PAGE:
You Don’t Need jQuery (anymore)
5 Reasons Why You Need To Learn To Use JavaScript Before jQuery | kaidez
So you know jQuery. Now what? | Remy Sharp
jQuery considered harmful | Lea Verou


I don’t buy this. People that hate on jQuery forget that just a few years ago it was the cure to the madness that were different browser standards and APIs. It became a victim of its own success as browsers started to converge[1]. Obviously, you should know a bit of JS before using it (though not too much if you just want a basic site), but it’s definitely worth it and it may save Red a lot of trouble.

jQuery doesn’t discourage proper JS skills any more than Phoenix discourages OTP and Elixir knowledge or Rails does with Ruby knowledge. It’s not jQuery’s fault that people too lazy to learn JS call themselves JS devs when all they know is jQuery :stuck_out_tongue:

That said, your last link is great and there are smaller alternatives like Zepto and fetch (for Ajax) that do the job well. I just don’t like to see jQuery being bullied for the wrong reasons!

[1] Still useful:


I’m partial to React, but if you’re looking for more of a framework, I suggest Ember. The performance improvements in their somewhat-recent 2.0 release have put it back on the map.

I really like this thread. I’ve learnt a lot from it. Thank you, everyone.

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Why is there no mention or recommendation of Elm?


Here ya go:

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If a person is looking to learn a framework to use in commercial projects Elm is not exactly at the top of the list :slight_smile:

Hey. NodeJS developer here.

Not necessary. Especially a website similar to Hacker News. You can just use plain Elixir/Phoenix (server rendered). This will also helps easier indexing by search engine.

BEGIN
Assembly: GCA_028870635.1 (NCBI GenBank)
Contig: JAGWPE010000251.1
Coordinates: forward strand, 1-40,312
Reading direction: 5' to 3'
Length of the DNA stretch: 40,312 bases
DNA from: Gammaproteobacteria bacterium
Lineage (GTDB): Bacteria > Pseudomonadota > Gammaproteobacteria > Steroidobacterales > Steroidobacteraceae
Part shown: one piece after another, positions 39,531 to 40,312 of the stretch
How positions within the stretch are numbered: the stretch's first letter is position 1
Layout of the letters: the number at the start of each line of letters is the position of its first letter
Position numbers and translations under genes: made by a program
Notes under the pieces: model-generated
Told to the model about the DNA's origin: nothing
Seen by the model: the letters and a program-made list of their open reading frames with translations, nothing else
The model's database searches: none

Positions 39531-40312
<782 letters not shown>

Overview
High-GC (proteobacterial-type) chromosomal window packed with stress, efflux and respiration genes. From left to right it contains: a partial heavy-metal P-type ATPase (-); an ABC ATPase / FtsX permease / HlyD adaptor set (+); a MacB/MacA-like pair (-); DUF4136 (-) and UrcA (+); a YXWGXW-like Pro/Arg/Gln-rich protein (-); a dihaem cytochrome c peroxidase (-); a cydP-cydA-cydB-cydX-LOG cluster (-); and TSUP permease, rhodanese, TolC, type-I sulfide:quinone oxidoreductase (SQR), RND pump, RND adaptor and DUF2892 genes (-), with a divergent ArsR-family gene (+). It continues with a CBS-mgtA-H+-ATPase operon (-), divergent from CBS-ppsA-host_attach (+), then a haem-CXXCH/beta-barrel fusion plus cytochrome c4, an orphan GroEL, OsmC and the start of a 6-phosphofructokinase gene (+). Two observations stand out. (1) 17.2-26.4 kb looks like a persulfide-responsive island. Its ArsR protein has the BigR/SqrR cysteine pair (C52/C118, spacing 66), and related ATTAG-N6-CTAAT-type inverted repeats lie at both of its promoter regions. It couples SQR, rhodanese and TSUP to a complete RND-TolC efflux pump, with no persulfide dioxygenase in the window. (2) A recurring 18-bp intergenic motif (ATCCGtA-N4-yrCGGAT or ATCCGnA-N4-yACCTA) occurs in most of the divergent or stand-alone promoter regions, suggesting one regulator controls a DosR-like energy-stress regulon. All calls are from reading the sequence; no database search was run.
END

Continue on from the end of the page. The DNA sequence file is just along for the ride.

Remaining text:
In case you want an easy JS framework/library. I suggest React + MobX. I came from Angular, React/Redux, and I feel React + MobX has a nice balance between those two.

As others have suggested. Keep the brunch for now. It’ll come in handy

Care to share some criticism on elm? It’s maybe not ripe enough?

There is little demand for elm work, so if a person is looking to learn 1 framework and be able to make a living programming using it Elm is not an ideal candidate.

At the moment, you could say the same about Elixir as well. We are all generally here because we’re looking forward.


I think you should try Ember when you get to the point where you need more than Phoenix can offer.


There is fairly strong uptake of Elixir compared to Elm you have places like DockYard and Erlang solutions and Plataformatec and large projects like bet365 and quite a few others using it. A good chunk of Ruby consulting shops is looking into adopting it. You have a very compelling value proposition with Elixir/Phoenix. I am not saying there will not be more production deployments of Elm but again if you need to make a living right now only knowing Elm would be really problematic vs you can actually get a day job doing Elixir.


Thank you, @sheriffderek. This is a good read.

This website (elixir forum) is and Ember app. : )